One afternoon during one of the two days of shooting in Hamburg, Germany, we were filming the Ahrens family walking home. They live in a new housing development in the Jenfelder Au district.

Apartments in this complex, which will eventually house about 1,000 residents, are built with vacuum toilets that send the poop and pee to an anaerobic composter which turns the excreta into methane gas, for heating and cooking, and fertiliser to grow plants and trees. It is a technology that has also been adopted in Sweden, the Netherlands and other green-conscious countries. It reduces environmental pollution, water use, and mitigates climate change. We hope more of these are built in the future all over the world.

So where is the coincidence, if there is one at all?

As we followed the Ahrens family, the sound recordist Ralf Weber asked me to stop so he could place a radio microphone on each of the three family members. This allows the audience to hear them as they walk far from the camera. We stopped on Wilsonstraße (Wilson Street), as you can see in the still below, captured from the video shot by director of photography Hajo Schomerus.

Filming Holy Shit in Jenfelder Au, Hamburg, on Wilsonstraße. L-R: Rubén, Maja, David, Frieda, Paula, and Ralf. September 2020.

As we wait, I receive a text message from Petra, who is in Zürich, Switzerland, writing: “You are right now near where I used to live as a child!” She knew because our mobile phones share an app that allows us to know each other’s location at any given time. Since I was busy and focused on the shooting I did not properly absorb the message.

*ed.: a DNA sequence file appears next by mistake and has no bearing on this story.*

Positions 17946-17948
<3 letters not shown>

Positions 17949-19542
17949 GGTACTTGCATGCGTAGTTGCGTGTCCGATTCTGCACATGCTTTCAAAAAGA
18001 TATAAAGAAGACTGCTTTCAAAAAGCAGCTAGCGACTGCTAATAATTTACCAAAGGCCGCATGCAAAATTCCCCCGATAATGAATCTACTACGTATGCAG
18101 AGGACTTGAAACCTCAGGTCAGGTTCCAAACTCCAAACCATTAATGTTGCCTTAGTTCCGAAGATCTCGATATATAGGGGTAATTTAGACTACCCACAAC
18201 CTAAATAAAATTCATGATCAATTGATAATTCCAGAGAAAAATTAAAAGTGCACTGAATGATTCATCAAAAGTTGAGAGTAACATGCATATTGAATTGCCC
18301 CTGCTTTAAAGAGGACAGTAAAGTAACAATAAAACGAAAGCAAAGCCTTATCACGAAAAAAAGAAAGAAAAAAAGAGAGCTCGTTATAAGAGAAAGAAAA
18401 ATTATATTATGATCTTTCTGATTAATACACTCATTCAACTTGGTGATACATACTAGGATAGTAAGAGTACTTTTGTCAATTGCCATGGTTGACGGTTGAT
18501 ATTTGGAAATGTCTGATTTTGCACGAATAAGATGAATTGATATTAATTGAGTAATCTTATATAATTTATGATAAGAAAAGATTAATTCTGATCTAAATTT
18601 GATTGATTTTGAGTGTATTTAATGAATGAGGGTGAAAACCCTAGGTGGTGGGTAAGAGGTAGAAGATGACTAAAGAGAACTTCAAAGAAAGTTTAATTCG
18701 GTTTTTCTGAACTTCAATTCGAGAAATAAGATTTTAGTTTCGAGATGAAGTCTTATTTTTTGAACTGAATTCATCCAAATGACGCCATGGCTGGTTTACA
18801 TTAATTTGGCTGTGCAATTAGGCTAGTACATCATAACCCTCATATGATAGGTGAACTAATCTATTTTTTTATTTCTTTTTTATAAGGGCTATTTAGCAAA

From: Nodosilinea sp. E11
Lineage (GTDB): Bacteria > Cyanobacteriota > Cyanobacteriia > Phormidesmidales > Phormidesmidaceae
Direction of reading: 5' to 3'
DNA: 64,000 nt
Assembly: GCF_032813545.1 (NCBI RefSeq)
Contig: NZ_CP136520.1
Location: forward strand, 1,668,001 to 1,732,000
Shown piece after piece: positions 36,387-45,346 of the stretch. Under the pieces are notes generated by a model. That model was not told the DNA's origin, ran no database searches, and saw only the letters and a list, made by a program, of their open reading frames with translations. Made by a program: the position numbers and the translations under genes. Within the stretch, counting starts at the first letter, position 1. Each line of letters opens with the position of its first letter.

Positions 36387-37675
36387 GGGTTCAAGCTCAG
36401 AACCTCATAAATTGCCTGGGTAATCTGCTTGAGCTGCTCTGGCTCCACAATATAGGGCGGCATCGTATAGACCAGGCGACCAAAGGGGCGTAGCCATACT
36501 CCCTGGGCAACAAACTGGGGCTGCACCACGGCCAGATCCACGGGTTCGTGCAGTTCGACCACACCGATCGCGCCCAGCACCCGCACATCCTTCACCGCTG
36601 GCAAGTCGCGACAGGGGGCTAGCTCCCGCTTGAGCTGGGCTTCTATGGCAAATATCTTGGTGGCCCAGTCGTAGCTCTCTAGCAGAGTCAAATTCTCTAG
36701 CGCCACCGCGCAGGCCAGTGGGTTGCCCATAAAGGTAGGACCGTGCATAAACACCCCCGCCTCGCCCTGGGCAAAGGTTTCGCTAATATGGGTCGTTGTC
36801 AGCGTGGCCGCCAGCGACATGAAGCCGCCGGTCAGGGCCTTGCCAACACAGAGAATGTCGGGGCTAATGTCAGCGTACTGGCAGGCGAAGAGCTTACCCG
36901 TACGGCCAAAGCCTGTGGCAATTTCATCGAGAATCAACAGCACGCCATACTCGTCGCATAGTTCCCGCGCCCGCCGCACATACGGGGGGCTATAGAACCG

Later, after we had finished shooting, we returned to the hotel, and I had time to digest her message. While Petra has lived in Switzerland since the late 1960s, she was born and raised in Hamburg, Germany. She lived with her parents and grandparents on Wilsonstraße, in the Tonndorf neighbourhood which is contiguous to Jenfelder Au, until the age of 6.

Lo and behold, she sent me this photo of her holding a doll and playing with a dog owned by the man on the left. It is likely that her father snapped the picture. The photo was taken on Wilsonstraße and Tonndorfer Hauptstraße, about a kilometre or little over half a mile away from where we stopped with the Ahrens family.

Petra holding a doll and playing with a dog on Wilsonstraße, circa 1960.

What are the chances of me coming to Europe from Puerto Rico, and shooting a film just steps away from where Petra was born?

What do you think?

Coincidence, destiny, or just a regular day at the office?

4 Comments

  1. Interesting. I wonder if any new memories will be unlodged from her consciousness??

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